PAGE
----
The Michigan Republican gubernatorial candidates who the state found submitted thousands of fraudulent signatures will be kept off of the Aug. 2 primary ballot for now, after the state board that decides candidate qualifications split along party lines.
That includes the two frontrunners for the GOP’s nomination to run for governor, Perry Johnson and James Craig.
Several are expected to go to court to get their names on the ballot. The state’s elections director said Thursday that, in order for elections to run on time, ballots would need to be finalized by June 3.
The vote by the Michigan’s Board of State Canvassers — the same body that Donald Trump pressured to steal the election for him in 2020 — came after a parade of candidates and their lawyers cast themselves as victims of a ring of fraudulent signature-gatherers who took their money, but provided forged or otherwise invalid signatures in return.
Others took issue with the methods the state had used to declare those signatures fraudulent: Because campaigns collectively submitted nearly 70,000 invalid signatures, the state’s Bureau of Elections said Monday, it spot-checked signatures against state databases rather than confirming every single fraud.
On Thursday, state officials said they spot-checked roughly 10% of suspect signatures against the state’s qualified voter file, or around 7,000. Jonathan Brater, the state’s director of elections, did separately confirm that the Bureau “looked at every line” of the suspect petition sheets. The state Bureau of Elections said it identified 36 signature-gatherers who it thought were responsible for the fraudulent signatures; on these individuals’ petition sheets, the state said, it could not find a single valid signature.
But that wasn’t enough for some candidates, who protested on Thursday that it was the state’s responsibility to confirm every single signature they ruled invalid. They’ll likely take that same argument to court.
“I find this process to be an arbitrary goat rodeo,” said Donna Brandenburg, a Republican gubernatorial contender who at this point will not appear on the primary ballot. Brandenburg complained that she didn’t receive an early warning from the state that her own petitions showed signs of fraud.
“It’s a shame, it’s an assault against the American people on every single level,” Brandenburg said.
Michael Markey (pictured above, left), another now-excluded candidate for governor and one of several who’ve promised to sue, compared his situation to beachgoers heading toward shark-infested waters, saying the state hadn’t warned the candidates sufficiently about the risk of hiring ne’er-do-well signature gatherers. Then he switched metaphors.
“Does anyone contend that every home run that Jose Canseco hit was due to steroids?” he asked. “No.”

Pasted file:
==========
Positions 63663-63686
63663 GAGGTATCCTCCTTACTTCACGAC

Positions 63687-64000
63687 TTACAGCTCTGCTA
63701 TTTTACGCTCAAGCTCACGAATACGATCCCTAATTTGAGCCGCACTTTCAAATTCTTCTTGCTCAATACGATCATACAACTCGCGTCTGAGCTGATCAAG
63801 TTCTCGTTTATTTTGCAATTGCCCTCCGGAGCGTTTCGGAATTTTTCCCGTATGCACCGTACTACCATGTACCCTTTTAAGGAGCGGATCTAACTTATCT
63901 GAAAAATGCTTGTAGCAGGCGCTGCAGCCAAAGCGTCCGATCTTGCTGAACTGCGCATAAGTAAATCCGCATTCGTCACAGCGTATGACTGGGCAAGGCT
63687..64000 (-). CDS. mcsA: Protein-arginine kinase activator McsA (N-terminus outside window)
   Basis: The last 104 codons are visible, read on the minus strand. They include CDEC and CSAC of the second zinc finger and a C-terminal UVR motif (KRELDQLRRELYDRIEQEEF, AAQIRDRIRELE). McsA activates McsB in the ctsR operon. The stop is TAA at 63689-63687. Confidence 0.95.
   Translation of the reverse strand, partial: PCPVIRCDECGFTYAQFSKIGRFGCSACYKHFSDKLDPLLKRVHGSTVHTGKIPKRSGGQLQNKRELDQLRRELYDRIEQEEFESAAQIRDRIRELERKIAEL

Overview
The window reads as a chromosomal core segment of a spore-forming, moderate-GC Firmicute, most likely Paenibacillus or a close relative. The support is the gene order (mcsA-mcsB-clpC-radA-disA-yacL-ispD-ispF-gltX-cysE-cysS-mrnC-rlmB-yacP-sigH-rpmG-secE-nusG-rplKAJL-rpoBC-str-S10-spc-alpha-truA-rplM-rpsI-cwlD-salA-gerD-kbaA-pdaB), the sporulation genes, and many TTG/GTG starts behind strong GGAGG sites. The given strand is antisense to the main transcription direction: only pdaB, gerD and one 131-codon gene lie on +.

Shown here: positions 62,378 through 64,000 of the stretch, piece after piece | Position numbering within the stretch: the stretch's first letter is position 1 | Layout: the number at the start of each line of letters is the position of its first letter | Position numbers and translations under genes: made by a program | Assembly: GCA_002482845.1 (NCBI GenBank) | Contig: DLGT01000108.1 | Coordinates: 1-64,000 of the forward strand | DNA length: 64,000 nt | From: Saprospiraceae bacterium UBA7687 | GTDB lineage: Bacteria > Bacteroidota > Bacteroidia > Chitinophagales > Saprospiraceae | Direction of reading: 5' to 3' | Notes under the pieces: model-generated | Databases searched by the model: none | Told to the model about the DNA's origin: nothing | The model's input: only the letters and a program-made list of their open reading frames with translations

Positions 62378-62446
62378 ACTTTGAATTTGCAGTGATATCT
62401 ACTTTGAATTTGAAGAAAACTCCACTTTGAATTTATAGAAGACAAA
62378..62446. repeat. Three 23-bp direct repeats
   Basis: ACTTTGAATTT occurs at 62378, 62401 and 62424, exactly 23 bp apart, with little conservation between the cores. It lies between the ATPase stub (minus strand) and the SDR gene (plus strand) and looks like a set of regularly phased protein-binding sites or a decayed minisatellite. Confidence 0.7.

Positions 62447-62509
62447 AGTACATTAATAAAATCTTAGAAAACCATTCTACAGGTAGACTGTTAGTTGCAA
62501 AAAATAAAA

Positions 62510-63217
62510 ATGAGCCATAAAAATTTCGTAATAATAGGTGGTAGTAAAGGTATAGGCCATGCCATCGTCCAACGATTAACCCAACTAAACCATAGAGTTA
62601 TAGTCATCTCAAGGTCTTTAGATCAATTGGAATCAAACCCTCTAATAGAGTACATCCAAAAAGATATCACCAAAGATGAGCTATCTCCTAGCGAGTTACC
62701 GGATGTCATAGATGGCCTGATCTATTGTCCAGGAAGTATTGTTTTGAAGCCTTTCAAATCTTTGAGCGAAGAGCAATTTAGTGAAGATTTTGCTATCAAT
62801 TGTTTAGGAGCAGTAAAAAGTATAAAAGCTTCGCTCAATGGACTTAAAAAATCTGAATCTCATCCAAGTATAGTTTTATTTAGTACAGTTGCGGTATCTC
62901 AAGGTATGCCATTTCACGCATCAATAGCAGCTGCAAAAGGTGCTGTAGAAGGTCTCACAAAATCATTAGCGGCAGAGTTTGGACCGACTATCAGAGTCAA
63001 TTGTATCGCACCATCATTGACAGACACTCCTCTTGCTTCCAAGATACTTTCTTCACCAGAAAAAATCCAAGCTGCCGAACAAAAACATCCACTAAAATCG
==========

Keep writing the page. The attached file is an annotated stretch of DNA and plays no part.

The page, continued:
An attorney for Craig, George Lewis, said that if the state felt it did not have enough time to review every single signature it ruled invalid, it should have allowed the candidates onto the ballot despite the indicators of fraud.
“Doesn’t the law put the burden on the candidate to submit a sufficient number of valid signatures?” Mary Ellen Gurewitz, the Board’s Democratic vice chair, asked Lewis.
“Yes ma’am it does, and it also puts the burden on the circulators not to commit fraud,” Lewis responded. “We put forth that we are as much victims as anyone else here.”
Several challengers to the Republicans also spoke, arguing that the Board was well within its rights to throw out every signature from circulators who presented a consistent pattern of fraud — and for whom the Bureau of Elections staff said they could not find a single valid signature after thousands of checks.
“These circulators lied on the circulator certificates, allowing the board to disqualify entire sheets,” said Mark Brewer, the former chair of the state’s Democratic Party.
Other challengers noted that widespread fraud was plain to see: “We saw dead people on these petitions,” said John Allen, whose client challenged judicial candidate Tricia Dare. “We saw people who we knew were ill because they were neighbors of ours.”
Some paid petition circulators, Allen said, had even submitted “virtually identical” signature sheets for both Dare and Amanda Shelton, whose wife Kay Shelton challenged Dare’s signatures. “And we had gotten ours from them weeks earlier.”
Speaking a few minutes earlier, Dare’s attorney Eric Doster quoted a 2012 case in which the state’s then-elections director, Christopher Thomas, said the standard for spotting frauds was that forgeries should “slap you in the face.”
Later, Gurewitz said that was exactly how obvious the fake signatures were.
“It’s not the kind of forgery where a handwriting analyst is necessary,” she said. “In Mr. Doster’s words, it slaps you in the face.”